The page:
A new nation-wide survey shows that Canadians are wasting less food while COVID-19 public health measures have been in place. Love Food Hate Waste Canada, delivered by the National Zero Waste Council in conjunction with its campaign partners, worked with the Mustel Group to understand how food purchasing, storage, consumption and waste behaviours have changed since the introduction of quarantine and physical distancing measures.
The online survey of 1,200 randomly-selected adult Canadians was conducted between June 16 and 24, 2020 and found that while people are buying more food overall, 24% of households are throwing away or composting less uneaten food and 94% of Canadians are motivated to reduce their household’s avoidable food waste.
Since the introduction of public health measures in response to the COVID-19 pandemic, 63% of Canadians are shopping less often, but are buying more food per trip than before. More households are adopting food-saving habits, especially checking what food is already in the house, freezing foods to extend shelf life, and getting creative with leftovers.
“This new research confirms that Canadians are thinking about making the most of the food they buy. We know that 84% of Canadians believe that everyone has a responsibility to prevent avoidable food waste in their households,” said Malcolm Brodie, Chair of the National Zero Waste Council. “We are excited to build on this momentum and support Canadians with the tools, insights, and resources they need to make preventing food waste in the home the new normal.”
Love Food Hate Waste Canada is also proud to work with partners like Sobeys Inc., who are responding to these consumer insights by making waste reduction part of their corporate mandate.
“Nurturing the families of today and protecting the families of tomorrow is a key priority for us. This research shows that our customers are highly motivated to reduce waste, which is why as part of our sustainability strategy, we are on a mission to reduce food waste in our operations by 50% by 2025,” said Vittoria Varalli, Vice President of Sustainability at Sobeys Inc. “We are working with partners like Love Food Hate Waste to find innovative solutions to help us reach this goal.”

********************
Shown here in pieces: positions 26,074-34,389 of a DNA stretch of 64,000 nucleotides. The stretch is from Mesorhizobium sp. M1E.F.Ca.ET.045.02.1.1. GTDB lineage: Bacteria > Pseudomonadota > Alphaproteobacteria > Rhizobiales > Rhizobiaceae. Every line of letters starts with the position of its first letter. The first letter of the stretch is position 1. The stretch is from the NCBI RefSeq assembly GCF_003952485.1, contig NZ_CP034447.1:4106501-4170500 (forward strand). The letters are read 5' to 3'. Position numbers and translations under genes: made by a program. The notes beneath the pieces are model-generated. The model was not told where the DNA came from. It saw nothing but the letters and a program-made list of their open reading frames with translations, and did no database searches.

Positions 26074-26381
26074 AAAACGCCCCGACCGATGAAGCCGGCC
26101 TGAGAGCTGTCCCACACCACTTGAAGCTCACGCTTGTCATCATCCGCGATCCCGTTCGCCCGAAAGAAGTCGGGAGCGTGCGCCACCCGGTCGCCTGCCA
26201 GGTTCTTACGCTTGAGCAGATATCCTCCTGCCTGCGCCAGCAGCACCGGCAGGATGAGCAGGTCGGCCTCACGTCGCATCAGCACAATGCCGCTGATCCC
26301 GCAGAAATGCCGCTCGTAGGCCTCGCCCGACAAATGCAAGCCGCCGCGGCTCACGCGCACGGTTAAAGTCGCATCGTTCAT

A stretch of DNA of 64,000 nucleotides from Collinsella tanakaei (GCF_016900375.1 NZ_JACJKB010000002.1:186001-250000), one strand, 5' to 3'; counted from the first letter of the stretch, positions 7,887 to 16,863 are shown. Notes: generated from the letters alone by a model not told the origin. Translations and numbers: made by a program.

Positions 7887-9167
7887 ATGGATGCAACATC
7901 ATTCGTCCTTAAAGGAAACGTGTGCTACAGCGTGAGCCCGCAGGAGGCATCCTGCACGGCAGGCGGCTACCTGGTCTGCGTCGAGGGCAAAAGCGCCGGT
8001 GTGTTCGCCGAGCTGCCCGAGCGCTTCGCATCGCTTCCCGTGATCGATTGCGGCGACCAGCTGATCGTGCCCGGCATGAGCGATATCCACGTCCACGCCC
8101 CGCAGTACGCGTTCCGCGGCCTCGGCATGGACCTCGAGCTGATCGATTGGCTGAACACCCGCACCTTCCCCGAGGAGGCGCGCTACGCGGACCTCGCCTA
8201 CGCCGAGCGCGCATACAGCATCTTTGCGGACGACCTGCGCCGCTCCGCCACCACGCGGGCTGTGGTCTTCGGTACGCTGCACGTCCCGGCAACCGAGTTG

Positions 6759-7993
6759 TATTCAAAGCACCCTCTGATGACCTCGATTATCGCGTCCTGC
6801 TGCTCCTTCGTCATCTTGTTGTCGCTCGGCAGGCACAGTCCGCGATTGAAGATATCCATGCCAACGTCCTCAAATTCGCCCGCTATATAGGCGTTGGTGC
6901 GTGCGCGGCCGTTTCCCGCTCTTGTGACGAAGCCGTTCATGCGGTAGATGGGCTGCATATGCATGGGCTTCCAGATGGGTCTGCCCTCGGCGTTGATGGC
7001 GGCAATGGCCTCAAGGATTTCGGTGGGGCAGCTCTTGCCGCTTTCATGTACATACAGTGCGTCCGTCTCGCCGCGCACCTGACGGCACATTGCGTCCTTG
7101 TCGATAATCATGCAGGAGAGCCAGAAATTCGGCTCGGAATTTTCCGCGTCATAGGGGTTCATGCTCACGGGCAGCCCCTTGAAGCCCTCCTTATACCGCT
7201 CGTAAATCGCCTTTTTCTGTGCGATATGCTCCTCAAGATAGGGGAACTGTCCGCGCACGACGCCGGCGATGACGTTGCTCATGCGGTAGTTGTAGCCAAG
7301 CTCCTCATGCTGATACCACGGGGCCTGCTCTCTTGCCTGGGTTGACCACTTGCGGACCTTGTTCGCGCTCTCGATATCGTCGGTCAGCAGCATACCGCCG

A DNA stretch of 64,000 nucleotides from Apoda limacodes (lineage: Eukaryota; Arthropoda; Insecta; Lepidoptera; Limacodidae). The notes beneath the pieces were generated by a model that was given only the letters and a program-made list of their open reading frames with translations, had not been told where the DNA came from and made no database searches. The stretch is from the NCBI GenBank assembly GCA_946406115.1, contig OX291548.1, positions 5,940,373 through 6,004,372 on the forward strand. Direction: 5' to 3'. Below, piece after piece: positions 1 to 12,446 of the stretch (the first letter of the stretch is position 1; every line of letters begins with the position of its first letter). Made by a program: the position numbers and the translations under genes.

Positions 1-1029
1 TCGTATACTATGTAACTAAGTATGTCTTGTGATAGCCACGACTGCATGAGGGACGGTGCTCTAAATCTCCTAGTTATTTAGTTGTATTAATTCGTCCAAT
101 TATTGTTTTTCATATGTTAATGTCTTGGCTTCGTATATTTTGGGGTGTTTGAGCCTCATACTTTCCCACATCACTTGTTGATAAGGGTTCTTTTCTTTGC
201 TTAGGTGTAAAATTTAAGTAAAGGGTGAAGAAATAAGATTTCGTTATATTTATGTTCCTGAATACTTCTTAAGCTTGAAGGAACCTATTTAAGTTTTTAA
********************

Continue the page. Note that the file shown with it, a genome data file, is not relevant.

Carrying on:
“As a partner in Love Food Hate Waste Canada, the City of Vancouver is encouraged by the results of the food waste survey,” said Albert Shamess, Director, Zero Waste and Resource Recovery, City of Vancouver. “The numbers show that Canadians across the country have adopted important food-saving behaviours in response to the pandemic. We look forward to supporting Vancouver residents to help them reinforce these new habits and build upon them as we work collectively towards reducing avoidable food waste and meeting our Zero Waste 2040 goals.”
“The study highlights the importance of giving Quebecers who are looking for sources of information the tools they need to actively participate in the fight against food waste,” said Sonia Gagné, CEO of RECYC- QUÉBEC. “The majority of the Quebec population, namely 83%, is motivated and ready to be part of the solution. This demonstrates the relevance of conducting campaigns such as Love Food Hate Waste Canada, as well as the importance of our partnerships, such as the one with RICARDO Media, which help share concrete tips and tricks to extend food shelf life, as well as anti-waste recipes or better meal planning.”
At the beginning of quarantine and physical distancing measures earlier this year, LFHW Canada launched “We’re Here to Help” – a food saving guide to help Canadians waste less food. The LFHW community tips board lets Canadians collaborate and share their own food-saving tips. Resources and tips can be found at www.lovefoodhatewaste.ca.
SOURCE National Zero Waste Council